Lowepro Micro Trekker 200

Concept: 2 out of 5
Execution: 2 out of 5
Yeah, but: Some people actually like it.

The Long Version: Lowepro makes many, many backpacks, ranging from the massive and expedition-worthy to this cross between a camera carrier and a child's book bag. In September of 2007 I had an acute and decisive need for a camera backpack, and bought the MicroTrekker200. I thought that since I couldn't buy the one I love - Think Tank's Glass Taxi - I'd lug the one I was with.

What you see in the photo above is how I load my MicroTrekker. On top is an Olympus E-510 with the 35-100 f/2, and on the bottom is the Olympus E-1 wearing the 7-14 f/4. The empty space is big enough to squeeze a really small lens, but nothing else. Lowepro's own description of this bag says it will carry "SLR with attached 80–200mm f/2.8 lens (most makes) plus 3 more lenses," so while my equipment is pushing it, it's not completely unreasonable.

There are two different styles of camera bags: access bags and transporting bags. A bag that I'd choose for frequent access is a shoulder bag like the little Domke F6 or the larger Crumpler 6M$H, which carries just as much as the MicroTrekker. Backpacks are a poor choice when good access to the gear is essential, but they make up for it with the ease that they carry gear over long distances.

And this is where the problem starts. Despite its diminutive dimensions, it's possible to pack some serious weight. The backpack is built very well and shows no signs of wear or distress, but the very thin and barely padded straps are not up to the task. To make matters worse, at six feet tall, I'm far larger than the smurf that this backpack is sized for and the straps cut into my shoulders no matter how I adjust the bag. After a typical day's shooting this bag leaves me sore and with large red welts from the straps. Granted, it solved the problem that I needed it to -- getting my camera gear safely on short-hop flights when I also needed to carry on a small duffel -- but now that I'm home I don't see its purpose.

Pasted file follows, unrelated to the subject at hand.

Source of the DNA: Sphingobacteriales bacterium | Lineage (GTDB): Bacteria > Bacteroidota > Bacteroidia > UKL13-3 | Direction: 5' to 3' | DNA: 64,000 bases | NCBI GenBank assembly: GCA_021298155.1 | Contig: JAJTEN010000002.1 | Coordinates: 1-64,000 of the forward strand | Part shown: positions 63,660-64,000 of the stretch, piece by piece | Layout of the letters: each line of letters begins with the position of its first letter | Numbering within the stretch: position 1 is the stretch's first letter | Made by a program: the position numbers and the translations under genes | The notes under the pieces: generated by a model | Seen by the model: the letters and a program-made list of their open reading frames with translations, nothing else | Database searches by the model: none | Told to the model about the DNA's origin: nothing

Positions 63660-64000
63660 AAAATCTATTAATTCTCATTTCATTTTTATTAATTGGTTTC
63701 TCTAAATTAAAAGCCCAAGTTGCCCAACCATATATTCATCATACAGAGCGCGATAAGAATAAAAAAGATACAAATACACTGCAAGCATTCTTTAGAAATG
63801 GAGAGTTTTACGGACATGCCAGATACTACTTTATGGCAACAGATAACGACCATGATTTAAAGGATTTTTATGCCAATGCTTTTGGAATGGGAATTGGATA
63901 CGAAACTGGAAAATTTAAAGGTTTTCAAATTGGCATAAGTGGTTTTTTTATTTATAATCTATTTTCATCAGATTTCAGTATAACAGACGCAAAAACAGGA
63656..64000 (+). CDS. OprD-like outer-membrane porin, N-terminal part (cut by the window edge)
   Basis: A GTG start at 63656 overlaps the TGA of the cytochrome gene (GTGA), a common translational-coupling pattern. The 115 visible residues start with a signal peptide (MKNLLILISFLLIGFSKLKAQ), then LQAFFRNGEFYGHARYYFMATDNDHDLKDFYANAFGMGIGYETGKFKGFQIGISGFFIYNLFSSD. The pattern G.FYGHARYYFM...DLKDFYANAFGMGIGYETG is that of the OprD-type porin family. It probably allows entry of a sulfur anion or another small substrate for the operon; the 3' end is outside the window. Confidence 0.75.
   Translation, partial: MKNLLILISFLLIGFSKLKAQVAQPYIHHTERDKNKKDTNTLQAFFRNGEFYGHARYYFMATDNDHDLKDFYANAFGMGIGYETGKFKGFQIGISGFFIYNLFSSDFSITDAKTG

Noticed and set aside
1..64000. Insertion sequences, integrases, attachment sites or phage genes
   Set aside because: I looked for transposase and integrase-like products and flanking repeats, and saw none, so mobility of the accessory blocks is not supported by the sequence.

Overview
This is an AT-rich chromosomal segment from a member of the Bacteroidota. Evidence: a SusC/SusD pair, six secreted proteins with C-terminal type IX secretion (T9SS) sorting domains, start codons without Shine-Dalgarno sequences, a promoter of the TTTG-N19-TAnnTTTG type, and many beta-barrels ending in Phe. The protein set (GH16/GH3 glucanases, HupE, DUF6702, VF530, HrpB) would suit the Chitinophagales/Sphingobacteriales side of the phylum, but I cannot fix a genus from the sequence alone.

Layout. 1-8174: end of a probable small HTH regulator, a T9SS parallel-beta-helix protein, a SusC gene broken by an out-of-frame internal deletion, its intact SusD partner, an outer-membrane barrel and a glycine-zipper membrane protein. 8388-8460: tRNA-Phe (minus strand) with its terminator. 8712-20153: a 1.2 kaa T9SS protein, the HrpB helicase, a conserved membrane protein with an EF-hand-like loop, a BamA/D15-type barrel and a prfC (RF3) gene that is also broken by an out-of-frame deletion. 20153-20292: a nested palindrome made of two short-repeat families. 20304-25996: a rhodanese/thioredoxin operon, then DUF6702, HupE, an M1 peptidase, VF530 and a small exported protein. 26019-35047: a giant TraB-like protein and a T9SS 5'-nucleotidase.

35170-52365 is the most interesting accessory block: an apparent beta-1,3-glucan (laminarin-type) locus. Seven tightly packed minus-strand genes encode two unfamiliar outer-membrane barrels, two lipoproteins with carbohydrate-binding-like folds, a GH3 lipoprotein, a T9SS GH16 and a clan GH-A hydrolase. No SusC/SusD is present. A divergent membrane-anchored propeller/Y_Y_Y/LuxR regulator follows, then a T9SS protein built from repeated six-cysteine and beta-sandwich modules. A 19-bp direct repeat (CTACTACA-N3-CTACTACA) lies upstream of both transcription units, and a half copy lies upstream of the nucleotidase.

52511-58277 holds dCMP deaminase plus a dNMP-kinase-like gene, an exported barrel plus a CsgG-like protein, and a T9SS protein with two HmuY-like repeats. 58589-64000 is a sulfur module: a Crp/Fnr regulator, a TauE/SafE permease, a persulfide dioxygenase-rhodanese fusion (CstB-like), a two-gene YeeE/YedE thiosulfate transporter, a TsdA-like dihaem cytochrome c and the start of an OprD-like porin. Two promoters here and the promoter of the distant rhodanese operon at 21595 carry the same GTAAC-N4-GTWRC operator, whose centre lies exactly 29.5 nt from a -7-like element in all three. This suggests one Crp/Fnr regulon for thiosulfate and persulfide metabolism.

My MicroTrekker is painful to use, difficult to access, and doesn't carry more than a decent shoulder bag. Perhaps my difficulties are from the weight of the equipment that I carry, but if someone's only carrying light gear why not just use a shoulder bag? The compromised access of this backpack just isn't worth its carrying capacity. Other people disagree, which I completely understand, but I'm wracked with guilt at the thought of selling this bag because of the pain and suffering that it could cause some other photographer. When you see a craigslist ad specifying that the buyer must be under 5'6", you'll know who placed it.

Updated November 2009: I've since passed the Micro Trekker along to another photographer, who is very happy with it. There's a good reason why there's so much diversity in the type and size of camera bags available, and there's equally good reason to make sure that the one you're buying is the best one for you. Trying them in person, loaded with the gear that you'll be carrying, is far more revealing than any number of hours spent reading about them.


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